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mercy of Srila Bhakti Ballabh Tirtha Maharaj

Jagadish and Jagannath Deva
By Srila Bhakti Ballabh Tirtha Gosvami Maharaj

The following is an excerpt from the book "Sri Chaitanya: His Life and Associates" by Mandala Media.

Deep in the jungles of West Bengal, on the road from Calcutta to Mayapur, lies the tiny village of Jasra. A hidden jewel lies there, in the form of this beautiful deity of Lord Jagannath, Who originally lived in the Jagannath Temple in Puri, Orissa. Jasra is famous for the wonderful snan-yatra festival held there every year wherein thousands of villagers flock to the temple there, now in the care of the Sri Chaitanya Gaudiya Math. How the Lord of the Universe came to live in this tiny, out-of-the-way place is a wonderful story, narrated below by His Divine Grace Srila Bhakti Ballabh Tirtha Maharaj as it appears in the book, Sri Chaitanya: His Life and Associates. Here, Srila Tirtha Maharaj gives us a delightfully colourful account of Lord Jagannath's journey to Jasra and His pastimes in the area, including the history of the temple.

Before taking sannyas, Mahaprabhu ordered Jagadish to go to Nilachala to preach Krishna bhakti and the religious practice of the age, Harinam sankirtan. The son of Nanda, Sri Krishna and the son of Jagannath Mishra, Sri Gaurasundar, are the same supreme divinity as Jagannath. When Jagadish arrived in Puri, he went for Lord Jagannath's darshan and melted with love when he saw Him. On his way back to Bengal, however, he felt extreme separation from Jagannath. Thousands and thousands of people go on pilgrimage to Puri every single day. All of them take darshan of Jagannath, but how many of them are overcome by feelings of separation when returning home? Perhaps once in a while some fortunate individual is able to feel such emotions. If one truly feels such pangs of separation, then this is a sign of Jagannath's mercy; if not, then one has not truly received the grace of the Lord.

Jagannath Deva saw Jagadish crying and mercifully appeared to him in a dream and told him to take His vigraha and serve it. Simultaneously, He appeared to the king of Orissa and ordered him that at the time of the nava-kalevara, when the wooden deity of Jagannath is renewed, the outgoing form should be given to Jagadish Pandit. As a result of this dream, the Maharaj considered it to be a great honor to give Jagadish Lord Jagannath's outgoing form, which is known as the samadhi-stha-vigraha.

Jagadish prayed to Jagannath, asking Him how he could possibly carry the deity's heavy body all the way back to Bengal. Jagannath answered that for his sake He would become as light as cork. Then Jagadish was to cover Him with a piece of new cloth and then carry Him suspended on the end of a staff. Jagannath further told him that he would have to make permanent arrangements to stay wherever He was set down on the ground. Jagadish enlisted the aid of two Brahmins and they took turns carrying Jagannath as far as the village of Jashora on the banks of the Ganges, near the town of Chakdaha. Jagadish left Jagannath with one of the Brahmins and went to take his bath in the Ganges and to perform oblations of Ganga water. While he was gone, the Brahmin found that Jagannath was suddenly becoming very heavy and that he was no longer able to hold Him up. When Jagadish came back from his bath, he saw Jagannath sitting on the ground and realized that the Lord wanted to stay in that very spot.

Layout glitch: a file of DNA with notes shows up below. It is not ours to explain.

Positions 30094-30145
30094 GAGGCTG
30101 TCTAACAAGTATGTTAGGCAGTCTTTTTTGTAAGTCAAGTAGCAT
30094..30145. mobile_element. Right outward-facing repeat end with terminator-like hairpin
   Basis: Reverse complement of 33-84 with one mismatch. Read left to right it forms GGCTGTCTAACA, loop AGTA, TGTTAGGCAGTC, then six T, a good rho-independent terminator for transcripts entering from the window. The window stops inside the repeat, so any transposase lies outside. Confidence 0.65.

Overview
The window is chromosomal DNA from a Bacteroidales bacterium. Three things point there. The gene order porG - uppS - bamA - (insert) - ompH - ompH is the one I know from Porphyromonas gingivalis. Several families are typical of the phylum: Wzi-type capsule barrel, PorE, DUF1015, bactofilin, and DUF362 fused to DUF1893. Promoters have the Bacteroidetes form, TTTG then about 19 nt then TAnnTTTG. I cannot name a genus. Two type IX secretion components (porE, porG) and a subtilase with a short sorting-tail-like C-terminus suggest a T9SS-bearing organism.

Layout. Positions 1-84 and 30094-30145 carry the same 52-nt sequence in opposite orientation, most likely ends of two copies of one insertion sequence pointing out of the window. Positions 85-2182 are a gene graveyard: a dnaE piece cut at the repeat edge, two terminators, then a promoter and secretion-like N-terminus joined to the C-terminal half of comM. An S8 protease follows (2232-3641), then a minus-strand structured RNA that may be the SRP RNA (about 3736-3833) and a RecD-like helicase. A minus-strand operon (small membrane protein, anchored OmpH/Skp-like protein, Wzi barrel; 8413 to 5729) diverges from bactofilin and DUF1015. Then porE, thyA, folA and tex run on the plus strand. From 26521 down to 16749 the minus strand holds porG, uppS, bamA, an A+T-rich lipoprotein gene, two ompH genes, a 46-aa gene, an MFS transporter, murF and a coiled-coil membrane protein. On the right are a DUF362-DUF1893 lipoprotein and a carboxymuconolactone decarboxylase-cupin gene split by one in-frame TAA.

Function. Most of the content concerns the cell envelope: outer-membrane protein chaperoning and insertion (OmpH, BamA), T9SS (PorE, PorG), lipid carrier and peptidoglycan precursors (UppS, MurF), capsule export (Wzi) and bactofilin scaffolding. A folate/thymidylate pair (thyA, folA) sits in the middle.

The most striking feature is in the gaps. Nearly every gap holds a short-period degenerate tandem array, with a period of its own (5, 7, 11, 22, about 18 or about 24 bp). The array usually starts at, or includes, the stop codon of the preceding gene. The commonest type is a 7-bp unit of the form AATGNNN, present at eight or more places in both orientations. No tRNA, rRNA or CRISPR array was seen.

Chakdaha is a historical site and an ancient holy place. During the Puranic age, it was known as Rathavarma. Pradyumna killed the demon Sambara there during Krishna's incarnation at the end of the Dvapara age and thus it was known as Pradyumna-nagara. Prior to that, when Bhagiratha was bringing down the Ganga in order to save the Sagara dynasty, he buried the wheel of his chariot here. Thus the town was also given the name Chakradaha, which in time has been corrupted into Chakdaha. When the local people heard that the Jagannath deity from Puri had come to stay in Jashora, they flocked there in the thousands to seek His darshan. This is how Jagadish decided to remain in Jashora rather than return to to his home in Mayapur.

Being attracted by Jagadish Pandit and his wife's parental devotion, Nityananda Prabhu and Chaitanya Mahaprabhu both visited the Jagannath temple in Jashora on two different occasions. The two Prabhus held sankirtan and a feast both times. As the Lord was about to leave Jashora to go to Puri, Duhkhini began to cry from the imminent separation so intensely that the Lord agreed to remain behind in the form of the Gaura Gopal deity. In the course of the couple's householder life, they also had a son named Ramabhadra.